Wednesday, November 25, 2009

Let me share more about the Alliance

There have been several questions and comments about our work. I would like to share with you some of our priority areas of work, and will do so over the next few weeks. You may or may not know that over the past few years the Alliance has gone through a variety of structural and philosophical changes, from what our priorities are, to how our board and committees are structured (and everything in between). We've changed our staffing structure and worked to strengthen relationships, both with internal SPS staff, and with external community, business and civic partners.

We are now moving forward on specific initiatives. In addition to securing private resources to support the district’s strategic plan, our staff also focuses on other areas of priority. I’ll share more information about each of those, but the four we will talk about primarily are:
· Community Schools

· College Access (includes all post-secondary education options)

· Support for Teachers and Teacher Quality

· Community Engagement

I’ll start with Community Schools. Over the past year and a half, the Alliance has been working in partnership with about a dozen other community-based organizations to explore the idea of coordinated, comprehensive services for students based upon a through needs assessment.

We are resource-rich in Seattle, with literally hundreds of community, non-profit, and government organizations working to support students in our schools. Although there are pockets of coordination, often around specific areas of service, there is not a district-wide structure in place to build strong partnerships between these organizations and schools, limiting our collective ability to serve as many students as possible.

Over the past several months, this conversation grew from just coordinating services to exploring the idea of Community Schools.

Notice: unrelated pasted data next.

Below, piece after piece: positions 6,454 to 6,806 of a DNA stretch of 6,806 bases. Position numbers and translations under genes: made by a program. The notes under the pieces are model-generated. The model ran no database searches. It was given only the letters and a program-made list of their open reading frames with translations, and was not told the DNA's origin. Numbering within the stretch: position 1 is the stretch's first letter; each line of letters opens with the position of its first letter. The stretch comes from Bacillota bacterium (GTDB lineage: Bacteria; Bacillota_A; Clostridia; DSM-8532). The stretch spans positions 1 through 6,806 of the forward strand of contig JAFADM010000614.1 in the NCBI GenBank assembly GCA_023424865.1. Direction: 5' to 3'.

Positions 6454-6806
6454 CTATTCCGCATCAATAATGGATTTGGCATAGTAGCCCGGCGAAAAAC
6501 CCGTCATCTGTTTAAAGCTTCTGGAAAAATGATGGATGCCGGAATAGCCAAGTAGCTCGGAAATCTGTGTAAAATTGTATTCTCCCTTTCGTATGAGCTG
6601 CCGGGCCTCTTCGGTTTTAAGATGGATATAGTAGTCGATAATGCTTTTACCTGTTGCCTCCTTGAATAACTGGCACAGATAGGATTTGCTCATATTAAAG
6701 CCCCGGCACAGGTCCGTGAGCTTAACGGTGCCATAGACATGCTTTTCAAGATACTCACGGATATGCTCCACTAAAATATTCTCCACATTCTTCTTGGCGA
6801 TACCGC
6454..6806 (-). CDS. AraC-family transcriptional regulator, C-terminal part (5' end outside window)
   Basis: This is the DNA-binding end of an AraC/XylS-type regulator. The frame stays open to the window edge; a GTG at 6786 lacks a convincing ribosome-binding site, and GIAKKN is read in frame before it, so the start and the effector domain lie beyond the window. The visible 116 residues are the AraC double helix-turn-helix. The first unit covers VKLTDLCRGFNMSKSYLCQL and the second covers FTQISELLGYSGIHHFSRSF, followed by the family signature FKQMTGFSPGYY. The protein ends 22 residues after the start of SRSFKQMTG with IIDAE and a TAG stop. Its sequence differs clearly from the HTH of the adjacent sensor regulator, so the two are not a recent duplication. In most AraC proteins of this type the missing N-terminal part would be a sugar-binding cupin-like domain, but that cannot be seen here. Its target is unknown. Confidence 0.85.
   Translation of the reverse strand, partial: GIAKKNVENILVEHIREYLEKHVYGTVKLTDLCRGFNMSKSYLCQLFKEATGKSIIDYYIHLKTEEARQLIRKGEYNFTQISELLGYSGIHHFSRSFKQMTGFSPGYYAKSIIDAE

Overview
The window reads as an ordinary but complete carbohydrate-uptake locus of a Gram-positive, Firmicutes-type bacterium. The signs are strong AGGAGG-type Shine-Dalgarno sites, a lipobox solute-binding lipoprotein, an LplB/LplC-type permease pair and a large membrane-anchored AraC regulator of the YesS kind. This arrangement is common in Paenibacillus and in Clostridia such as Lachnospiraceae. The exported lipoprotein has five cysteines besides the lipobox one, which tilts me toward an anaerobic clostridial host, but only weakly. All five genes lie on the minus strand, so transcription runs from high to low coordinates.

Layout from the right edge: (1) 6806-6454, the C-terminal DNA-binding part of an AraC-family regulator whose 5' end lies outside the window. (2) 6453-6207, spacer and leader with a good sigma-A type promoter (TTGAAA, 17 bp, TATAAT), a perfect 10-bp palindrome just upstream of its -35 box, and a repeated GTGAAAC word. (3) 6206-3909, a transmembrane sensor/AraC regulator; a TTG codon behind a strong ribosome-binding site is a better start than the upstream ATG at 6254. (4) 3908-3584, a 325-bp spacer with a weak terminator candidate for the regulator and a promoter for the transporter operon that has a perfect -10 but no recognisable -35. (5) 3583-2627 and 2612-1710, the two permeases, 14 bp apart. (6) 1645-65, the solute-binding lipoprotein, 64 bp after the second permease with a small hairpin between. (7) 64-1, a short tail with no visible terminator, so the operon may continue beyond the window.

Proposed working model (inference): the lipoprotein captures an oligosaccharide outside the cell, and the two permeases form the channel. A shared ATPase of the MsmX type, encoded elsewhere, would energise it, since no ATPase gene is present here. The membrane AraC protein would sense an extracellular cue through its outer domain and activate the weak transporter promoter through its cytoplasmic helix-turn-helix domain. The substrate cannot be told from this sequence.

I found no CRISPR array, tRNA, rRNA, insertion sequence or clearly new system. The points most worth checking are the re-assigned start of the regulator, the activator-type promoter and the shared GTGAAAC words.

So now at the Alliance we are working with partners to explore this concept. Although defined differently in different areas, a community school is generally one that is open for extended days, say from 7 a.m. to 7 p.m. and provides services ranging from academic supports to family support. At a very early stage, we are looking primarily at the following categories: Academics, Early Learning, Arts, Recreation, Health, Social/emotional support, Family support, and resources for College Access.

We’ve looked at models across the nation, and you can find some really interesting (and varied) examples at this site: We’ve seen and learned many interesting things, including one in Lincoln, Nebraska. At one community school there, they have set up a WIC program right in the building. Parents were developing early, trusting relationships with schools. This transitions to early learning and students are more prepared when entering Kindergarten.

One thing that became very clear is that a community schools initiative needs to grow from the community within which it exists. So we would need to build this collectively.

This is a very large concept, not one easily structured or implemented. And there are many questions that would need to be answered before we could effectively move forward with this work. But we're asking the questions and exploring possibilities.

I could talk endlessly about community schools because such potential exists in bringing together the internal strengths in schools (teaching and learning) with the external resources that students and families need. But I can't do that here (back to work) but as always invite you to call or meet if you have any questions. (206-205-0333).


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